The older I become, the more people I know and love who seem go off and die on me.
That’s just a part of growing older, I know, but the the past couple of years the pace seems to have picked up a bit. I’ve lost three good friends and a dear uncle to cancer-related illnesses and an accident in the past year alone, and all of them well before their years.
So when I heard the news about Whitney Houston over the weekend, like so many others, I was stunned. We hadn’t heard much from her in recent years, and when we did, it was often initiated in tabloids.
But back in her heyday, when we heard from her regularly, it was from that whopping, stunning, belting angelic voice — it was like she could reach out and sing to the whole wide world.
Judging from the outpouring of love, sadness, sympathy and fond remembrance in the social realm this weekend after the news was out, she did reach the whole wide world. I never knew there were so many Whitney Houston fans out there. Yesterday afternoon, Facebook was literally a living memorial to the singer.
I also immediately felt bad for the Grammys producers. To receive such momentous and tragic news the night before the Grammys broadcast, and then to have to try and figure out how to both remember Whitney and continue to fete the year in music??!
Not an easy balance to strike.
In 1998, I had occasion to work with the Grammys team when IBM sponsored and produced the official Webcast. That year, the Dixie Chicks broke out, Monica was celebrated, and Will Smith won for best rap album. But what I always remembered was how professional and capable were the people behind the scenes at the National Academy of Recording Arts and Sciences.
So I was hardly surprised when this year’s excellent Grammys emcee, LL Cool J, walked onstage after Bruce Springteen’s opening act and addressed Whitney’s passing head on and with a prayer, explaining “This night is about something truly universal and healing. This night is about music.”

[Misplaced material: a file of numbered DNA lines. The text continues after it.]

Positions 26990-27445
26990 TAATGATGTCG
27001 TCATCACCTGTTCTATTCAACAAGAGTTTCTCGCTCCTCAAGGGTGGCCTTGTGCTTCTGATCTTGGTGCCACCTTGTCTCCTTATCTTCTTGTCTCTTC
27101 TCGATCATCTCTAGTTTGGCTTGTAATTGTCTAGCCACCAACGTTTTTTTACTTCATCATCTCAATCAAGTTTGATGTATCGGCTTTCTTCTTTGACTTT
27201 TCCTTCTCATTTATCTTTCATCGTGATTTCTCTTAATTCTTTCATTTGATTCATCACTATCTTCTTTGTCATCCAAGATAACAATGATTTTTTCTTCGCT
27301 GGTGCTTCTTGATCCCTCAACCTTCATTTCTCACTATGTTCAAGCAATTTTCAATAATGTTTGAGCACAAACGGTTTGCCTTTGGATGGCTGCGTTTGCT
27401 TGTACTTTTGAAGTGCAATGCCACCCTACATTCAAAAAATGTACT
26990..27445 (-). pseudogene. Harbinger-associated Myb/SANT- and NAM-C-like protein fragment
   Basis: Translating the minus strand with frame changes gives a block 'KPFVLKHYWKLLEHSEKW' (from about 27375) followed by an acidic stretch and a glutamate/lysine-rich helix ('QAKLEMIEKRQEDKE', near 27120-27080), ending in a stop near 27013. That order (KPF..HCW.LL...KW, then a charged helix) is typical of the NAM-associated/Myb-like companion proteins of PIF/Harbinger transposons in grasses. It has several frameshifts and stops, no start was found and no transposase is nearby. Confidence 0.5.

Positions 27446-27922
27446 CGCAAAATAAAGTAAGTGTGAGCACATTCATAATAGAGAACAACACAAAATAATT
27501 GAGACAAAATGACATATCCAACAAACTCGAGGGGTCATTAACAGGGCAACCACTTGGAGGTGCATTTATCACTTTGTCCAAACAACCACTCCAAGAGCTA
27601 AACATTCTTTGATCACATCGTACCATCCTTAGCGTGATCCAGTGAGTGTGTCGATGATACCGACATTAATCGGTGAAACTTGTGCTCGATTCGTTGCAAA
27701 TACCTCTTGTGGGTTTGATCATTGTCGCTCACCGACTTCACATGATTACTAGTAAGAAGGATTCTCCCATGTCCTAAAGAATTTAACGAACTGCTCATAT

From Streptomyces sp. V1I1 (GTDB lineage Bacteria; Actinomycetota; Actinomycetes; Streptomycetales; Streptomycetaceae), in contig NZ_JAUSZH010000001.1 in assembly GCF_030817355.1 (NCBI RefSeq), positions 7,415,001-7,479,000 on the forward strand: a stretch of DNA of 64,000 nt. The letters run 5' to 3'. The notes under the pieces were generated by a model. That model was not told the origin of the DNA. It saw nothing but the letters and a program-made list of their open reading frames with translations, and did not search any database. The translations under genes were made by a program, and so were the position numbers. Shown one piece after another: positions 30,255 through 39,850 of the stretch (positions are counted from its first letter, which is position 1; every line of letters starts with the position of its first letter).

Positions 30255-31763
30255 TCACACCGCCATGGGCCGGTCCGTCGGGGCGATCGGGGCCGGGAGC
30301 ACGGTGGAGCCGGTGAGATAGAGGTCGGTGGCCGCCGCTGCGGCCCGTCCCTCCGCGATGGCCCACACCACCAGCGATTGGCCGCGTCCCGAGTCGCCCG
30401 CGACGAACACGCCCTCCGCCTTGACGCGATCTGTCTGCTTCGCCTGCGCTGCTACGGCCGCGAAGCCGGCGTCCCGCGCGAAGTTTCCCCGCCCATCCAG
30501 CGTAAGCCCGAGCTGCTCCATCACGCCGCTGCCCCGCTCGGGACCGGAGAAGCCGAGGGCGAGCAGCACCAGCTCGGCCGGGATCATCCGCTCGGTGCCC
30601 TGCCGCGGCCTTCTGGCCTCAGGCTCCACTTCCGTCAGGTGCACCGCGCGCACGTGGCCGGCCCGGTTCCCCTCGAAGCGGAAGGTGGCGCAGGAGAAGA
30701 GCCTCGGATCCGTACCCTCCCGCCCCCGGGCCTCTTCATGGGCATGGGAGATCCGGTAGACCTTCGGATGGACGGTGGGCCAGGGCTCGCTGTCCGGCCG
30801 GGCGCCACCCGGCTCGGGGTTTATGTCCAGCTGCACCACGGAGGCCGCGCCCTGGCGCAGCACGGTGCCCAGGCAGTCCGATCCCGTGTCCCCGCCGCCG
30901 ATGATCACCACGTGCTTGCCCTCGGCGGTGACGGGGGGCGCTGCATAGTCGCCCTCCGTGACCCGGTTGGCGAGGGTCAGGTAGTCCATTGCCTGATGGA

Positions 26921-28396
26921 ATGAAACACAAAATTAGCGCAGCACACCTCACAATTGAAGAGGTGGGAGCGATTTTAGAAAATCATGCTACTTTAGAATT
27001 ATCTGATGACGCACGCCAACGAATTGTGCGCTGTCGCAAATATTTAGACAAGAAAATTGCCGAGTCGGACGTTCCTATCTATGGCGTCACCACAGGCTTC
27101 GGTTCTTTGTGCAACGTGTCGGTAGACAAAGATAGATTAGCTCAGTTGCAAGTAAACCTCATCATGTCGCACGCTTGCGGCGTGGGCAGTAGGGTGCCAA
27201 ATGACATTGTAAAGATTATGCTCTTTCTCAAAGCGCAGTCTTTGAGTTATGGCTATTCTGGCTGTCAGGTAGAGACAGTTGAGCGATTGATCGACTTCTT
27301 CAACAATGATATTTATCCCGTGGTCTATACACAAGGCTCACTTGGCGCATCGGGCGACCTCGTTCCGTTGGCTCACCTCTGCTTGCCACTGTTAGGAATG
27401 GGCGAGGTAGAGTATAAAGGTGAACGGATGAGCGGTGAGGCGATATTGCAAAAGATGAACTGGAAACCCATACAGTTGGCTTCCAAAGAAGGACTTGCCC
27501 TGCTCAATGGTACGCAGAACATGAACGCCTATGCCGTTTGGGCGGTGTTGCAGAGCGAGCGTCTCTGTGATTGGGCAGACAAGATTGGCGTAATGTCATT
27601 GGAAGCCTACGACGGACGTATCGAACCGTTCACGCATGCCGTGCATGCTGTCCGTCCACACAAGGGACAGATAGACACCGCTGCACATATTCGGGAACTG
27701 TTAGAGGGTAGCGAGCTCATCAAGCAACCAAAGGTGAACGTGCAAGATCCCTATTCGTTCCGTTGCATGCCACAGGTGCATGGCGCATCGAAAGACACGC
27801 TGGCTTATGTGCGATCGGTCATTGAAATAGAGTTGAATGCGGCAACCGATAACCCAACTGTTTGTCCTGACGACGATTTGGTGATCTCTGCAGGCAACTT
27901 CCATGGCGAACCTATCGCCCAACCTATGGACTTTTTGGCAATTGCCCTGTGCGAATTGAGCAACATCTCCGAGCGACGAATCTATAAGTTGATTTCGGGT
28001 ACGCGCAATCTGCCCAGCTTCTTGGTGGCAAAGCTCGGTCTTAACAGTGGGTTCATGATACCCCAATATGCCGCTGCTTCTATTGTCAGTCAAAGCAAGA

Or when several of the other artists tipped their hat to Whitney in some way during their own respective performances.
Or, of course, during Jennifer Hudson’s haunting performance of the song Whitney made famous, “I Will Always Love You.” I’m not sure how Hudson got through that song without breaking down onstage herself.
However carefully orchestrated the tribute was, it was tastefully executed and left me thinking this was one of the most exciting Grammy’s broadcasts in years.
I hadn’t planned on watching the Grammys this year, but curiosity got the better of me — not only because of Whitney’s passing, but also because I knew I’d likely see a lot of music I wouldn’t have otherwise known about.
Like Adele. I missed Adele on the first go around at the Grammys, and though I have heard a couple of her songs, I never put the name and the face together. She was just a name I kept hearing.
And before you suggest I live under a rock, the fact is, I don’t listen much to the radio anymore, and I certainly don’t live on iTunes (you’ll more likely find me on Pandora). So for me, the Grammys is as good as a place as any to find out about new music — and to find out who Adele is.
Well, after seeing Adele interviewed by Anderson Cooper before the broadcast, and after watching her rendition last night of “Rolling in the Deep” during the broadcast, I became another instant in her otherwise millions of fans around the world.
Adele seems like she’s got a good head on her shoulders. She doesn’t seem to take all this fame and fortune stuff too seriously — but then she walks out on that stage before a few hundred million people and delivers that powerful singing punch like nobody’s business.
I hope she keeps it that way. Too many of our other great artists were taken too soon because of a combustible mixture of drugs and alcohol that are always, quite literally, a recipe for disaster.
We ask so much of them sometimes, our celebrities. We want to know everything about them. We want them to be perfect. We want them to be always on.
Instead of letting them just be human like the rest of us.
Elvis Presley. Marilyn Monroe. Jimi Hendrix. Janis Joplin. Michael Jackson. Amy Winehouse. And now, it seems, Whitney Houston.
I don’t know about you, but that list is enough tragedy to last me a lifetime.
So, I suggest we let Adele take her six Grammys and disappear back into the English countryside and that we leave her the hell alone until she’s ready to leave her compound and go back on tour.
Let her enjoy her gramophone trophies and hanging out with her new love — we’ve all got our own lives to get on about.
As for Whitney Houston, may she rest in peace. I, like so many others, will choose to remember her when she belted them out like in the video below, where she took the U.S. national anthem to a whole other level.
Whitney, you will be missed.